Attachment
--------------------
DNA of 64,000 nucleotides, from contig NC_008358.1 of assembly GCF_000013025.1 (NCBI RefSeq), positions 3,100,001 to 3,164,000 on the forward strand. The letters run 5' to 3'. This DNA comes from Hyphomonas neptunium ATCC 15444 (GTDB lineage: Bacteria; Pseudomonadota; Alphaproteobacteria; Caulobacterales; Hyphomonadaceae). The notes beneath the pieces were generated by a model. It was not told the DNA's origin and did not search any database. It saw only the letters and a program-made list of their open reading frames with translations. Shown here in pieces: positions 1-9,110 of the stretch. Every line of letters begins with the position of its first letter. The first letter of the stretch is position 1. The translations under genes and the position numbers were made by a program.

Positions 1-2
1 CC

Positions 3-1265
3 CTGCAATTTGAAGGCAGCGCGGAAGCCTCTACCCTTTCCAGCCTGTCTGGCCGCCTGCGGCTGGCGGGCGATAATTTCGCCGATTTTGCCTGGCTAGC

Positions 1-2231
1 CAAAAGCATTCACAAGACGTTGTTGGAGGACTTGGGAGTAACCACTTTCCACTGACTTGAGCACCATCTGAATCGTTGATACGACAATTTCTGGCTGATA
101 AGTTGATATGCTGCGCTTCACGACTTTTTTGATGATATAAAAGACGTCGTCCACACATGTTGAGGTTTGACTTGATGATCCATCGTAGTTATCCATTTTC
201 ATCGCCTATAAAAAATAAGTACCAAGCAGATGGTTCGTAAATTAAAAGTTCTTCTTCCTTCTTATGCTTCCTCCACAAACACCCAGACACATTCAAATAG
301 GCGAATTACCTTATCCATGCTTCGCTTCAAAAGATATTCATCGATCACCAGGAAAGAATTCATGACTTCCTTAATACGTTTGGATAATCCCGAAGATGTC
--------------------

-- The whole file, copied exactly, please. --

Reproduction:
DNA of 64,000 nucleotides, from contig NC_008358.1 of assembly GCF_000013025.1 (NCBI RefSeq), positions 3,100,001 to 3,164,000 on the forward strand. The letters run 5' to 3'. This DNA comes from Hyphomonas neptunium ATCC 15444 (GTDB lineage: Bacteria; Pseudomonadota; Alphaproteobacteria; Caulobacterales; Hyphomonadaceae). The notes beneath the pieces were generated by a model. It was not told the DNA's origin and did not search any database. It saw only the letters and a program-made list of their open reading frames with translations. Shown here in pieces: positions 1-9,110 of the stretch. Every line of letters begins with the position of its first letter. The first letter of the stretch is position 1. The translations under genes and the position numbers were made by a program.

Positions 1-2
1 CC

Positions 3-1265
3 CTGCAATTTGAAGGCAGCGCGGAAGCCTCTACCCTTTCCAGCCTGTCTGGCCGCCTGCGGCTGGCGGGCGATAATTTCGCCGATTTTGCCTGGCTAGC

Positions 1-2231
1 CAAAAGCATTCACAAGACGTTGTTGGAGGACTTGGGAGTAACCACTTTCCACTGACTTGAGCACCATCTGAATCGTTGATACGACAATTTCTGGCTGATA
101 AGTTGATATGCTGCGCTTCACGACTTTTTTGATGATATAAAAGACGTCGTCCACACATGTTGAGGTTTGACTTGATGATCCATCGTAGTTATCCATTTTC
201 ATCGCCTATAAAAAATAAGTACCAAGCAGATGGTTCGTAAATTAAAAGTTCTTCTTCCTTCTTATGCTTCCTCCACAAACACCCAGACACATTCAAATAG
301 GCGAATTACCTTATCCATGCTTCGCTTCAAAAGATATTCATCGATCACCAGGAAAGAATTCATGACTTCCTTAATACGTTTGGATAATCCCGAAGATGTC